Never before have tech giants such as Google, Apple, Facebook, Amazon and Microsoft (GAFAM) faced such distrust. EducPros discusses this and other top digital topics with French Secretary of State for Digital Affairs Mounir Mahjoubi.
Between the Facebook scandal and the growing presence of Google at universities, how do you view GAFAM’s role in education?
They are widely used because they offer great services. Yes, they use a lot of our data but we agreed to it. There were no lies. Users are realizing that giving their consent has important consequences, that their data may have been sold, reused, shared or even stolen and manipulated.
This awareness is developing in an unusual context since the General Data Protection Regulation (GDPR) will come into effect throughout Europe on May 25, 2018. In France, it will be accompanied by a new data protection law that will create major, financial obligations for digital service platforms. They’ll have to be transparent moving forward.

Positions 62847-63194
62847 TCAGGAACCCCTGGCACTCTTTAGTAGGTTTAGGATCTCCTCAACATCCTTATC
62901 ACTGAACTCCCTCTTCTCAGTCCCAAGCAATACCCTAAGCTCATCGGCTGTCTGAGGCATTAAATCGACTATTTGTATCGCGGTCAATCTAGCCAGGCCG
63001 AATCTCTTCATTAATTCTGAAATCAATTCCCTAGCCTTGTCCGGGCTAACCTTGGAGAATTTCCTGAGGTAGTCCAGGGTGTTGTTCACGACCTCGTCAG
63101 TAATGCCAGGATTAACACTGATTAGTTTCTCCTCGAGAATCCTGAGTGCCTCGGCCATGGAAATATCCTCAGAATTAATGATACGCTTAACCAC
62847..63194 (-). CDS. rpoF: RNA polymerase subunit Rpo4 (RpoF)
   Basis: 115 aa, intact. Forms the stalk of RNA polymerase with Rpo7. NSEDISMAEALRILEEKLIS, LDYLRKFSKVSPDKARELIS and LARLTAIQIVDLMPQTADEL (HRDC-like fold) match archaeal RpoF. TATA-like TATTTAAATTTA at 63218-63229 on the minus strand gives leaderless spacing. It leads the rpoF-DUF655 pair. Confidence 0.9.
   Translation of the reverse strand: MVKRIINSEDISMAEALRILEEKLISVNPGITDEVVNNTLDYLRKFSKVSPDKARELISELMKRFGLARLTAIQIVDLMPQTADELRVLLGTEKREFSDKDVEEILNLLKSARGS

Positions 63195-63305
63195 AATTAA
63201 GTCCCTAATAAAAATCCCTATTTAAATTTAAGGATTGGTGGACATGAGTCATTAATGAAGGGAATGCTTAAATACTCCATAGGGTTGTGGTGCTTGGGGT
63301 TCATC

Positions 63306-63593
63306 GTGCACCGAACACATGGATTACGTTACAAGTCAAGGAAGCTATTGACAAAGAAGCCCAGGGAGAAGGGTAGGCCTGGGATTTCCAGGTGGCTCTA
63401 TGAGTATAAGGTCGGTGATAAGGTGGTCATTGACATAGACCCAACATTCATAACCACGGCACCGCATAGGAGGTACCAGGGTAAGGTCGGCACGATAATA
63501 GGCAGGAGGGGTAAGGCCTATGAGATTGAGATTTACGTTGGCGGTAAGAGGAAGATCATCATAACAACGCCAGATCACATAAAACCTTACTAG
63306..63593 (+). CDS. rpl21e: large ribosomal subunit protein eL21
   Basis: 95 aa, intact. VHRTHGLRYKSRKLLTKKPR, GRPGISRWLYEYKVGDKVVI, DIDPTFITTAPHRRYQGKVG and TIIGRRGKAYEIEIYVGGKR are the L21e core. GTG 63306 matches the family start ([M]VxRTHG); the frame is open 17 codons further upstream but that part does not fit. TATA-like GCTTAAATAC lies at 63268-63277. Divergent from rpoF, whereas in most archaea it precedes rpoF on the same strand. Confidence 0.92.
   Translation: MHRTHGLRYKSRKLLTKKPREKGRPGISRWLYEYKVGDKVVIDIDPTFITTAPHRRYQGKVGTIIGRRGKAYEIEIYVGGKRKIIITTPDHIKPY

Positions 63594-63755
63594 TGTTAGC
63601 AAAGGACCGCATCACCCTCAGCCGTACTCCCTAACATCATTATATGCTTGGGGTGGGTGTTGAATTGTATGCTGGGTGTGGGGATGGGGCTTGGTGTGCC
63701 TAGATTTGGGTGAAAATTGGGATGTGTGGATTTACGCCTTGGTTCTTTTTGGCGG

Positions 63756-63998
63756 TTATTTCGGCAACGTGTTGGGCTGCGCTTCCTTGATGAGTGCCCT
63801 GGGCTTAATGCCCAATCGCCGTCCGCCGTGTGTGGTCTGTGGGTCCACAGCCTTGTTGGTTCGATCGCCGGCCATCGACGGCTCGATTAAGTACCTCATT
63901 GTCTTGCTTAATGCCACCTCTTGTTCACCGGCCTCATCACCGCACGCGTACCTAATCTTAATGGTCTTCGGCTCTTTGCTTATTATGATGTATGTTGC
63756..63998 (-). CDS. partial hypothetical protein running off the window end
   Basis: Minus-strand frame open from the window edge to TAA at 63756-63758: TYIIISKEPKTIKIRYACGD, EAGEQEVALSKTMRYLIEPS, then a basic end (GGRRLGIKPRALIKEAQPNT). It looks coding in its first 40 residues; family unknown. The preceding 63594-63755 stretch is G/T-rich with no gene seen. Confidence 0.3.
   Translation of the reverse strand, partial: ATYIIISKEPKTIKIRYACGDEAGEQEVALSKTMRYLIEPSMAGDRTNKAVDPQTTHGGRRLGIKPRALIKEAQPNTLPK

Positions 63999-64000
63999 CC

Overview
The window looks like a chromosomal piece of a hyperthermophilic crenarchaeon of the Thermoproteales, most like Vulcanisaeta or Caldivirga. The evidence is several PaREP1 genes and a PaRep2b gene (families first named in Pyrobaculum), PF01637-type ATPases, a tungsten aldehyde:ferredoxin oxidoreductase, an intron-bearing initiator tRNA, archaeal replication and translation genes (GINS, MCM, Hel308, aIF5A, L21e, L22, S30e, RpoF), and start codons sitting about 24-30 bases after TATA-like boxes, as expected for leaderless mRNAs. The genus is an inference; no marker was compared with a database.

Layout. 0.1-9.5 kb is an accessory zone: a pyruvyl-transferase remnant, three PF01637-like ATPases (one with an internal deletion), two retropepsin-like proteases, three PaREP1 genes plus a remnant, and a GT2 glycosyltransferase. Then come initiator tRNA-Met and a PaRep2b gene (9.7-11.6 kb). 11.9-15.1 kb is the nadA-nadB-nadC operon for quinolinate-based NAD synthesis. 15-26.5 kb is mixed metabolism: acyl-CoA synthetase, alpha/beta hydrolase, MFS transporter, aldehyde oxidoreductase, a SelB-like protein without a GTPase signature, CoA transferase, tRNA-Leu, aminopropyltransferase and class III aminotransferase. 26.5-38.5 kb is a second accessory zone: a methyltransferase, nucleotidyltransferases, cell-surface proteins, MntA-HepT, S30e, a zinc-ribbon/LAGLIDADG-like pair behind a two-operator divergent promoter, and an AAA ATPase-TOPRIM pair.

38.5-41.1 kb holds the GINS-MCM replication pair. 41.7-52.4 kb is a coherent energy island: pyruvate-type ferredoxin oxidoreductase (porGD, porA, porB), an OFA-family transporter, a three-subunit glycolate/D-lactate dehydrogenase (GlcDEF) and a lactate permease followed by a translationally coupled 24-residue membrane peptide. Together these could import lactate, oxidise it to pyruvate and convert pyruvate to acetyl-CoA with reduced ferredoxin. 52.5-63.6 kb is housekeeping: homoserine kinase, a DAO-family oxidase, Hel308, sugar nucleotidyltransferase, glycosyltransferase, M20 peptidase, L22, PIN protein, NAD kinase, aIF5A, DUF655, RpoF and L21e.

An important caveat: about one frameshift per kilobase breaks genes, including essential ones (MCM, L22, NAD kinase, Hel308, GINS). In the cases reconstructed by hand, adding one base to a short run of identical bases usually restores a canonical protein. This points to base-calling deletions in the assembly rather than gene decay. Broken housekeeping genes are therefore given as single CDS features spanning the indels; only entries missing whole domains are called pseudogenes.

Student data use is a major issue.
Data use issues arise when sites are hosted abroad. I’m careful when sites store student information but we don’t know why. Google has educational tools that treat students’ data very responsibly but you have to know about them and sign up. The danger is when schools use traditional Google products with less stringent data policies.
What about teacher outreach?
Some teachers use open-source software. How can we make that more widespread? I don’t have anything against fee-based services if they’re better. It’s important to choose rather than opting for the easy solution. That means giving teachers information and training. Often they’re more familiar with the big American platforms because they’ve used them in their studies or their private lives.
How can we raise students’ awareness regarding their data?
They have to go from seeing technology with wonder to understanding it. We need to start teaching critical media analysis in elementary school. That is crucial in the age of social networks. In higher education, the question is how can digital tools enrich learning?
When President Macron unveiled his artificial intelligence strategy, he also stressed the importance of developing digital industries. We need more engineers, researchers and degree programs to meet the economy’s needs.
Céline Authemayou, Translated by Nina Fink | Publié le